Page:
HOW TO... still allow your child to draw on walls

Surely, all of us have had the occasion to enjoy the artworks that our children had made on our walls, closets, doors, tiles and other parts of our homes and furniture. First, we must understand several things: children are curious and they are fascinated by an object that leaves a trace (a pen, marker, chalk, etc.); for children it is easier and more logical to use a large surface, because hand-eye coordination at that age is such that first they make large movements with their whole arm, and that is why they prefer a wall to paper; in that sense, they find it easier to work standing or sitting upright when the surface on which they draw is at the height of their eyes. 

Now, when we understand why it is happening, we needn’t be annoyed, but see what we can do to make that process of artistic elation easier for them, and also retain our nerves and money we’d had spent on repainting. 

First, note where the child draws most, that is obviously either it’s favourite or the most approachable spot, and then focus on that part of your home, with agreement that it can do it only there and nowhere else.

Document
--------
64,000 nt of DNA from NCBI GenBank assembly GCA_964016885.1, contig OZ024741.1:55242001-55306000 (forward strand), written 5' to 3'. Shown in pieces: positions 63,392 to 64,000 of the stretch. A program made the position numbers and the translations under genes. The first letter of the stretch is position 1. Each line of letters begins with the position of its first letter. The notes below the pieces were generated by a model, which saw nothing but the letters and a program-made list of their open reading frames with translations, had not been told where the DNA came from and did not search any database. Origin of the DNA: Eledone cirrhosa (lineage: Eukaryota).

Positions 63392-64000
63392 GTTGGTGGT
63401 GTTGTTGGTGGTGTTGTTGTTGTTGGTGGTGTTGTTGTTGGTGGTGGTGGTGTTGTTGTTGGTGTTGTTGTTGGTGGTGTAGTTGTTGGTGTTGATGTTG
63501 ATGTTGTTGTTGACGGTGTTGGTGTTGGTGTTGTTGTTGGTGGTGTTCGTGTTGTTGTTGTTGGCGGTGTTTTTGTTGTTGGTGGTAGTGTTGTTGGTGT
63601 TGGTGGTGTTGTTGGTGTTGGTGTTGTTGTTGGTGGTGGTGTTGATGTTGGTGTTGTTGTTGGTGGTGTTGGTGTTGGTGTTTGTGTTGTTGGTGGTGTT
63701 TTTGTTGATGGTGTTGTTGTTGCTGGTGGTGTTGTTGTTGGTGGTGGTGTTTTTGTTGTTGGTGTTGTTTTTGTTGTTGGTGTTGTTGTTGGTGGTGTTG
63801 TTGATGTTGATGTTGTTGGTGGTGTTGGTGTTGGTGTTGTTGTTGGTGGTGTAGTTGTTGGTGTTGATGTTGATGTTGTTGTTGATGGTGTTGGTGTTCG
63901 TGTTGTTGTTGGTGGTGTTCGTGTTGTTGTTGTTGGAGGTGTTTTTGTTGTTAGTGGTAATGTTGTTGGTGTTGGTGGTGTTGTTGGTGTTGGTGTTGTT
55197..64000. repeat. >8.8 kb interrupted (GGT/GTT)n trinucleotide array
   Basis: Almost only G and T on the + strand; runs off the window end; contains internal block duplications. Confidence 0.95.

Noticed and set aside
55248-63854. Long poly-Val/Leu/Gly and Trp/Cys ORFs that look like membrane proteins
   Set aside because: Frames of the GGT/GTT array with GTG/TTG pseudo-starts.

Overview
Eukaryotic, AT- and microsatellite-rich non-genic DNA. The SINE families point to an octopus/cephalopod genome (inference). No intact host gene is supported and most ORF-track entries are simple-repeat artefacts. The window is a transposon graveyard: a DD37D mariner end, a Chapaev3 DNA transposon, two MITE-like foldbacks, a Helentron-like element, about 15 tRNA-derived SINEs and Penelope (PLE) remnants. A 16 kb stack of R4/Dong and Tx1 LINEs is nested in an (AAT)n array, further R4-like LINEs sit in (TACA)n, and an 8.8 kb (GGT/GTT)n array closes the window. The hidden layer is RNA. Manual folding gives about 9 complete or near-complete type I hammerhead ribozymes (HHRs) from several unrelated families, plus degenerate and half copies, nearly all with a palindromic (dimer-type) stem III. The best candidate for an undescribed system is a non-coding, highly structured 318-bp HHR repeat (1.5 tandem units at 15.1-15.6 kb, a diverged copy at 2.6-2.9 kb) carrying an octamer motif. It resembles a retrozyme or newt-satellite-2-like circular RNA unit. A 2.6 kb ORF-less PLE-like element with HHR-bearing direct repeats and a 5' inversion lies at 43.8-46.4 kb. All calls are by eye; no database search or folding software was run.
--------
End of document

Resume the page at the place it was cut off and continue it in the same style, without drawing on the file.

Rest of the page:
• Take large sheets of paper, but white – cartridge or flip-chart paper. Flip-chart paper is a good choice, it is cheaper than cartridge and there’s lots of them in a package and it is found in every stationery. When you buy flip-chart paper, ask for clean white, not ruled or graphed. 
  • Use a masking tape to stick the paper onto the surface on which the child started to draw. Those papers are much thinner than cartridge, so use triple layers. 
  • Give the child a marker, chalks or crayons (of course, only if it is big enough to use them and not put them in their mouth), but never permanent markers, because they can pass through the flip-chart paper and you’ll still have traces on your wall. Certainly something that leaves a lighter trace, and coloured pencils are still not an option. If the child is big enough you can give it watercolours. 
  • Agree that that is the place for drawing – only those sheets.  You can hang them on several places, but come to the understanding that it can draw only on them. When paper becomes filled, put up new ones.  
  • Help the child learn how to draw a circle by first showing it how to how to make it using a wide sweep of the arm from shoulder, and later make it smaller. 

When the child gets older, it will easily switch to drawing on table on smaller sheets and using more colours. For now, enjoy the wall paintings decorating your home, but also the time this activity leaves you. 



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